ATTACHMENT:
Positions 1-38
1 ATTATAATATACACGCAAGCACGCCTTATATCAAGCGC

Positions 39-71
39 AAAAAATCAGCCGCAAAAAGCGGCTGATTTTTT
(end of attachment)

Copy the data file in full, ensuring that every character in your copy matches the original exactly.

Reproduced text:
Positions 1-38
1 ATTATAATATACACGCAAGCACGCCTTATATCAAGCGC

Positions 39-71
39 AAAAAATCAGCCGCAAAAAGCGGCTGATTTTTT